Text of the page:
To Robert R. Livingston
Department of State, May 7. 1802.
The inclosed extract of a letter from Mr. Lear to Le Clerc the General in Chief at St. Domingo and of another from the latter to him,1 will explain an outrage against two respectable American Citizens, one of them lately an Officer in our Navy, which excites no less astonishment as a wanton departure from just principles than indignation as an insult to the United States. I inclose also the copy of a letter which I have written to Mr Pichon on the subject.2 He views the proceeding in its true light, and I presume will interpose with all the weight he may possess. There ought to be as little doubt that the French Government will manifest on the occasion its respect for the character and friendship of this Country, as well as its regard to the character and commerce of its own, by affording instantly every reparation of which the case is susceptible. You will accordingly adapt your representations to that object, whilst you give to them the tone recommended by the friendly relations which subsist between the two Countries and which it is as much the Wish of the United States, as it is the interest of both, to cherish and perpetuate.
My last informed you of the abrupt revocation by Genl. le Clerc of the permission he had given to Mr. Lear to exercise the functions of Commercial Agent at Cape Francois. Mr. Lear is ⟨just⟩ returned from that place. He describes the state of things as auguring a protracted warfare; and even a doubtful issue to it, if the waste of French troops be not repaired by ample reinforcements. The administration is perfectly military; and not more characterized by that circumstance, than by an ignorance or disregard of the external interests of the island. More indiscretion cannot be well imagined than has taken place, in relation to the commerce with this country. Unfortunately the misconduct of some of the Americans engaged in it has contributed to wound the confidence on which all commercial intercourse is founded. It appears notwithstanding that the ports there at the present moment, abound with every species of necessary supplies.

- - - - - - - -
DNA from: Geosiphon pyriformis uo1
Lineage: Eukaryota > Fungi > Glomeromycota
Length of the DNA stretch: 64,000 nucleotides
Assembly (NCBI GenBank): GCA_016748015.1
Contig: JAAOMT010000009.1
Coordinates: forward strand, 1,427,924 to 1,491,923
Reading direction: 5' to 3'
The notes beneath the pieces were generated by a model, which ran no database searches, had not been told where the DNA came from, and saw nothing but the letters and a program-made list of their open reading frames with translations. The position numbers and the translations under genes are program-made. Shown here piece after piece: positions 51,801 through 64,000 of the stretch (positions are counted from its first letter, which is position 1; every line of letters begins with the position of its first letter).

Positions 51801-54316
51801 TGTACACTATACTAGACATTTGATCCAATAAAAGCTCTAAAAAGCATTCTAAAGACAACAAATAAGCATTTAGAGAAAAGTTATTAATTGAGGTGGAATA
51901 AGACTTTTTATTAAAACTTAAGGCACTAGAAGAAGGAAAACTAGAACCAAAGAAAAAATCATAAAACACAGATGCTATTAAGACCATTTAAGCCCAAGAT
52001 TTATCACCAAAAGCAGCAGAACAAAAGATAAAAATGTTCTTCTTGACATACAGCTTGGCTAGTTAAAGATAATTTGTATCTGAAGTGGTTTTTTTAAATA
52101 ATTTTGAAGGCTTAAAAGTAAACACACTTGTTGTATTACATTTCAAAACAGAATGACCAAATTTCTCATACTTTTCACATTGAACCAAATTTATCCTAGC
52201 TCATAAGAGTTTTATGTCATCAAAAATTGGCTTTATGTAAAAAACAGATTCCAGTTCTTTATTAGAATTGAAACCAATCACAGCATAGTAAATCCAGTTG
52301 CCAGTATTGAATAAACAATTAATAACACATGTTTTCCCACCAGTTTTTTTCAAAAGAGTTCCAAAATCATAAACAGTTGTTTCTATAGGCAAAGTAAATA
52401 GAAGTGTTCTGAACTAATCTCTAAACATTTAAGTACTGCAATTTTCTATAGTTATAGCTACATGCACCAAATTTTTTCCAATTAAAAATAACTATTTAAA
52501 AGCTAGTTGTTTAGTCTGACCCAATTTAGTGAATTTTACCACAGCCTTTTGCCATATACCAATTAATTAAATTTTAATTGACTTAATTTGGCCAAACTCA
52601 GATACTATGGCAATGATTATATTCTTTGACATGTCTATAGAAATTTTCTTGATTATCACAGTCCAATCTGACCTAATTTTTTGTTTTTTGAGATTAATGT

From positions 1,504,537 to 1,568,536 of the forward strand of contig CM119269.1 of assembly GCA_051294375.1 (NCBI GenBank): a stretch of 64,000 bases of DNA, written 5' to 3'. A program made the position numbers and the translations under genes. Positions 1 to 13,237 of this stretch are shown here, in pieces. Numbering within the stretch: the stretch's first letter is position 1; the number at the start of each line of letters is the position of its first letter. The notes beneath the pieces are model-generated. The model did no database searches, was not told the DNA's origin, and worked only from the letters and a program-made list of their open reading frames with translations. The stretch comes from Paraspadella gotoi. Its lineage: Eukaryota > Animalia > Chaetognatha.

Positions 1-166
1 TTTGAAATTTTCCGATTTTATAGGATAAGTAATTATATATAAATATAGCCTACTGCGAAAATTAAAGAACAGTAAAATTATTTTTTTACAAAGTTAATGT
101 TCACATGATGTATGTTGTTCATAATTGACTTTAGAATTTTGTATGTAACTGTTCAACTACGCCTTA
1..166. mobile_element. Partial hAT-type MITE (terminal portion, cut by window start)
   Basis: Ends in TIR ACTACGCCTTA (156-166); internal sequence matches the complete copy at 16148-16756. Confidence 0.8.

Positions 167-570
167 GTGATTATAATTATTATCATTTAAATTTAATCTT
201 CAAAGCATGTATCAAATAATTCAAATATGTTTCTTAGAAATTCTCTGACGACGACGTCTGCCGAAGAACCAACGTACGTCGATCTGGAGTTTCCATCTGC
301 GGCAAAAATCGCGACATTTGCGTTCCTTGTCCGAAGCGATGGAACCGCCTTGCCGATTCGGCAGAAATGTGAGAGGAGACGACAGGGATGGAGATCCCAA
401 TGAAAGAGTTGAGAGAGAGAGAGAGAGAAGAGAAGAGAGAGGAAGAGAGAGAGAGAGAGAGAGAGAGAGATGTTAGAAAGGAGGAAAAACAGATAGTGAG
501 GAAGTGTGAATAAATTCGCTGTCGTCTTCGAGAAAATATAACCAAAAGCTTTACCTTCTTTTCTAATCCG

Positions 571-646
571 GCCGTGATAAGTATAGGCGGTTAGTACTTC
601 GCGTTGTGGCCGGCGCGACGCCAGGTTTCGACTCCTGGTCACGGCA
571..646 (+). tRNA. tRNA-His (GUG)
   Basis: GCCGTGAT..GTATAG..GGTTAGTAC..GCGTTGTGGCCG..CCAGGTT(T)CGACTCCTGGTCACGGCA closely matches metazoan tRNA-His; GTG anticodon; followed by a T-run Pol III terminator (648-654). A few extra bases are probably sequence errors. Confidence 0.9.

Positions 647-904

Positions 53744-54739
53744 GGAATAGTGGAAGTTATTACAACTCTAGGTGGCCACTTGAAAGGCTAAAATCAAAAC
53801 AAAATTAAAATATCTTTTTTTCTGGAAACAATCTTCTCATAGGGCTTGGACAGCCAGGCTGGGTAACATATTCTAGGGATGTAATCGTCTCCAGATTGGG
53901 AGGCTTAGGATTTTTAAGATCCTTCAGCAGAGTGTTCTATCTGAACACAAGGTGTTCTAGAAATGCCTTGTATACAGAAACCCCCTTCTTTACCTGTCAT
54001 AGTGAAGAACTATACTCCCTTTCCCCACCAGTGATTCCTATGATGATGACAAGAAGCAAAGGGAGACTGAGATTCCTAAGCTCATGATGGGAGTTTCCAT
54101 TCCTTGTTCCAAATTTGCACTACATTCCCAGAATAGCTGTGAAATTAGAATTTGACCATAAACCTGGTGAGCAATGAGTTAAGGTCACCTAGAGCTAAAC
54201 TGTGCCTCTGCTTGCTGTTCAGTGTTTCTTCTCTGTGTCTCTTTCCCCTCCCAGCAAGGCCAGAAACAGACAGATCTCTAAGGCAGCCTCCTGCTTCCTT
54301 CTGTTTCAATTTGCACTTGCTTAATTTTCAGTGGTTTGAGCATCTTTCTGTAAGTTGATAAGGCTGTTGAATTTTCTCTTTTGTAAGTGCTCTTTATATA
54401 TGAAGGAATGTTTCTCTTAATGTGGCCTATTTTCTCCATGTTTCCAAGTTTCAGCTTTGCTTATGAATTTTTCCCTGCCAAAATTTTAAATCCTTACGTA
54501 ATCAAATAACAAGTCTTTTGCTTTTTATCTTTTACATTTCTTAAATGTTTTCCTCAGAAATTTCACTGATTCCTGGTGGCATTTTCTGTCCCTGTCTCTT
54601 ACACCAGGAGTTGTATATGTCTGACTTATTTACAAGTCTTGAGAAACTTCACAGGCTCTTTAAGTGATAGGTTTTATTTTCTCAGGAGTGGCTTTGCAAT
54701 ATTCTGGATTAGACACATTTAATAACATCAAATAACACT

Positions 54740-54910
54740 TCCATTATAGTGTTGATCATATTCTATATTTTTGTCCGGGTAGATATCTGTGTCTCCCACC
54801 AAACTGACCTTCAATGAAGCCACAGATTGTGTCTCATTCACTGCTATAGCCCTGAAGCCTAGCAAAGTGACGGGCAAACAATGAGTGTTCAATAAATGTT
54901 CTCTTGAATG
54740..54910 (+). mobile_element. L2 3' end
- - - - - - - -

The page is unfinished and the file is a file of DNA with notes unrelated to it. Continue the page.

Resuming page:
Having learnt that Mr. Dupont is delayed in his departure, I shall send this to Philadelphia in expectation that it will go with the dispatches with which he is already charged for you. With sentiments of great respect & consideration I am, Sir, your Ob⟨t.⟩